This course comes at security from the attack perspective of the hacker but with the developer following the same footsteps as the hacker and attacking their own corporate website or web application almost all of this can be done with a few simple free tools and the browser itself.
What typically happens is the attackers have a website or web app they wish to probe for security risks or vulnerabilities. This is how the attackers would typically find these vulnerabilities that we as developers may have so casually and cavalierly left available.
So the idea behind this course is to empower our developers to do the same things that will be done to their web apps and websites by external entities trying to break in. We will not be using any special tools or any special web or app scanners in this course. Every tool that we use will be very familiar to the developer himself. We will simply be using it in different ways that are not particularly familiar to the developer. We will push the developer to think outside the box in exactly the same way that an attacker would be doing when they are trying to get in to our corporate web application or website.
- About the course and Author Tim Pierson
- Why I developed Hacking and Hardening your Corporate Website/WebApp: A developer Perspective
- Introducing the vulnerable website
- Using very Expensive Pen testing tools high priced tools like Firefox/Firebug or Chrome’s developer tools (Comes with Chrome).
- Introducing a few Free Add-ons to Chrome and Firefox, Did I mention they were Free?
- Monitoring and composing requests using a common proxy like Fiddler, Paros or Burp Suite.
- Modifying requests and responses in Fiddler to change what goes out and what comes in before Browser Renders it.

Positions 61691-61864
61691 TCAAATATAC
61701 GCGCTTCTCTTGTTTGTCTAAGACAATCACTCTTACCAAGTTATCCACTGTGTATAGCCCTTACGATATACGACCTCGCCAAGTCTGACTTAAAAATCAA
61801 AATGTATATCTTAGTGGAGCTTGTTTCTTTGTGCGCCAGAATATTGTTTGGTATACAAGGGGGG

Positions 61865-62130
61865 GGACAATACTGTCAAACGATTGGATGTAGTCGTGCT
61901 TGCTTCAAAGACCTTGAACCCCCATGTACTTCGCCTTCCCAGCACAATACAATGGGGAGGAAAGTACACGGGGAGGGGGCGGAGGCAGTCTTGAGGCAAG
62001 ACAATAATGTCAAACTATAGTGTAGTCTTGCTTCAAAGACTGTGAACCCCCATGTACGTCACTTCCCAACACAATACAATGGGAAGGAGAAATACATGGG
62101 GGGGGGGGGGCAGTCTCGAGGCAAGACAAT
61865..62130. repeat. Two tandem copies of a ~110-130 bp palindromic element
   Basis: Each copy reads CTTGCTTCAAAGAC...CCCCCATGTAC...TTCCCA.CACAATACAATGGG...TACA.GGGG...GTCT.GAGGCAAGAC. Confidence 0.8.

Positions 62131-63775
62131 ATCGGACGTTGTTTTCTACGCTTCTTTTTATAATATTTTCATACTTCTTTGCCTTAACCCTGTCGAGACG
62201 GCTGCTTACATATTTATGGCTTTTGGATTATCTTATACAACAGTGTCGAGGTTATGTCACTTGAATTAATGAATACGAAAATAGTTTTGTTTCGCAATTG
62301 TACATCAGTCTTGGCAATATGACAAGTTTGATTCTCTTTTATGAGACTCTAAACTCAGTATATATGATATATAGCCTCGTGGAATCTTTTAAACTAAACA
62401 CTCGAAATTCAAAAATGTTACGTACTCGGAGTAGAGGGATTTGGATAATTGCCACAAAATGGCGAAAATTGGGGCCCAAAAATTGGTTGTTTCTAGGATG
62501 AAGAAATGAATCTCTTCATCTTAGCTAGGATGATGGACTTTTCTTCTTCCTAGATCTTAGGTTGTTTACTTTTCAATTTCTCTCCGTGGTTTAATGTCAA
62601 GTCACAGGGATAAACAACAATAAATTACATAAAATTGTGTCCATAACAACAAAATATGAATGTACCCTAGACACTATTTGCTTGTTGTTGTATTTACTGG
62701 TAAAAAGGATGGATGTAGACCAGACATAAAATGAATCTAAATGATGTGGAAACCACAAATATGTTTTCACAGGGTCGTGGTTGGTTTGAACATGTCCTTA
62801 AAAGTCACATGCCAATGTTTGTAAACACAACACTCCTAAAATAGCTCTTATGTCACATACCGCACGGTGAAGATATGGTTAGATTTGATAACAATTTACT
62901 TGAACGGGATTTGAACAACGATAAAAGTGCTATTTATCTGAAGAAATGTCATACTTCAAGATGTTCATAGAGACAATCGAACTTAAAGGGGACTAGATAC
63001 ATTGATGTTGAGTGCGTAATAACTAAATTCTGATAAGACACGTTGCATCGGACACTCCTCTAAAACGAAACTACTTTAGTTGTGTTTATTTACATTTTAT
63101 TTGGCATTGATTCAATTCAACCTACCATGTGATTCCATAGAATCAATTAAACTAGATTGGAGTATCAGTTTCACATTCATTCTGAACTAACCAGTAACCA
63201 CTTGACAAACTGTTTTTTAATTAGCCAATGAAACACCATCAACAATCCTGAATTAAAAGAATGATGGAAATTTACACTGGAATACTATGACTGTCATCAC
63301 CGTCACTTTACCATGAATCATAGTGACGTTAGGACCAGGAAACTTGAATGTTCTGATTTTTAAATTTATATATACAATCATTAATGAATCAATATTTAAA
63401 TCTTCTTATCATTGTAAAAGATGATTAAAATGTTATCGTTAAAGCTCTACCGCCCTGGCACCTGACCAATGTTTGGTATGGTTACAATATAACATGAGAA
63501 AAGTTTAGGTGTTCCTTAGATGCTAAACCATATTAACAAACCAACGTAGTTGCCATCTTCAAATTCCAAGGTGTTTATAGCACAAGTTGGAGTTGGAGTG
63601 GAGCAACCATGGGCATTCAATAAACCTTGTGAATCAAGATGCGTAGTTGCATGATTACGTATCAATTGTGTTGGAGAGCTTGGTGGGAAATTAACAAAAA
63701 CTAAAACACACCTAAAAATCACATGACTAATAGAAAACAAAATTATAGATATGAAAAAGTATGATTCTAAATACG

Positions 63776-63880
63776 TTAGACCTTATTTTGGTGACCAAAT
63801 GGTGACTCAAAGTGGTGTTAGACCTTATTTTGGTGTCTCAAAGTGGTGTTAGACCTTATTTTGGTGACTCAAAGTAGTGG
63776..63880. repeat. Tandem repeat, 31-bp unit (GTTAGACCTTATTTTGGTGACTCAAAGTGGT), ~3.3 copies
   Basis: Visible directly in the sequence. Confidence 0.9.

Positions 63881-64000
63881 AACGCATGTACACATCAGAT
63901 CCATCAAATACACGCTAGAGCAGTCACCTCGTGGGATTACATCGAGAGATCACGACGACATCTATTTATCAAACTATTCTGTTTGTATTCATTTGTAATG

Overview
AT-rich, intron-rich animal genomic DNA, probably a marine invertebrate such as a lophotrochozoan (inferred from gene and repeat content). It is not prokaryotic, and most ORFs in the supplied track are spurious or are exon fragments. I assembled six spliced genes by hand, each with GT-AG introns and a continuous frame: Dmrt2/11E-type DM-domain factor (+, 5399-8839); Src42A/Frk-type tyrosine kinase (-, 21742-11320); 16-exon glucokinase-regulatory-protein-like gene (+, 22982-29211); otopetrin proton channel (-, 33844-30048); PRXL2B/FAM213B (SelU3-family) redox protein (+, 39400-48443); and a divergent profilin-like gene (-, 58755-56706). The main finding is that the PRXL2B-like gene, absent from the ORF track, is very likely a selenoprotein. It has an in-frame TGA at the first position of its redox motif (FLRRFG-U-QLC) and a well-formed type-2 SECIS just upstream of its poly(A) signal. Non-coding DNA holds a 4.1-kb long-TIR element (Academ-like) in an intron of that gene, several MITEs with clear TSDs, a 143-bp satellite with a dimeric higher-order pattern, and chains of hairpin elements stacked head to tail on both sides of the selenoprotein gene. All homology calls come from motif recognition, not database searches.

- Browser simply reads code from the top to the bottom. No idea what is good, bad, malicious or otherwise.
- Surfing the Web is like giving every website you go to a shell on your box!
2. Cryptography Decrypted
- Encryption – A Definition
- Encryption Algorithm
- Symmetric Encryption
- Asymmetric Encryption
- Crack Time
- Password Policies and why they simply don’t work!
- Don’t use a Pass Word Every Again! Use a Pass Phrase Instead!
- Hash Collisions
- Common Hash Algorithms
- Digital Signatures – Proving who we say we are.
- Digital Certificate Levels – It comes down to Cost!
- Working with SSL Certificates.
- We Trust what we Know – True Story.
- IPSec – Will this solve it all?
- Public Key Infrastructure
- HeartBleed – What’s all the Hype? Should we care?
- Laptop and Portable Encryption: TrueCrypt – BYOB is here or is Coming!
3. Account Management – The Key to it all?
- Understanding How Important password strength and attack vectors are
- My Favorite Slide in the World
- Passing the Monkey Wrench Technique!
- Limiting characters in passwords
- Providing (Emailing credentials) on account creation
- Account enumeration
- Denial of service via password reset
- Correctly securing the reset processes
- Wall of Shame – Plain Text Offenders
- How to spot a Secure Web Site – Everyone should try this on their Family.
- Establishing insecure password storage
- Testing for risks in the ‘remember me’ feature
- Re-authenticating before key actions
- Testing for authentication brute force
4. Parameter Diddling
- Identifying untrusted data in HTTP request parameters
- Capturing requests and using easy tools to manipulating parameters
- Manipulating application logic via parameters
- Testing for missing server side validation, if you don’t do it, it’s like having the fat kid watch the pie!
- Understanding model binding
- Executing a mass assignment attack
- HTTP verb tampering – What’s a Verb? Post, Get etc. Are they interchangeable you’d be surprised?
- Fuzz testing – Spraying that App like a fireman’s sprays a fire with his fire hose, then see if it Hiccups!
5. Transport Layer Protection – Safety During the Commute
- The three objectives of transport layer protection
- Understanding a man in the middle attack, and we all fall victim to it every day!
- Protecting sensitive data in transit, and at Rest.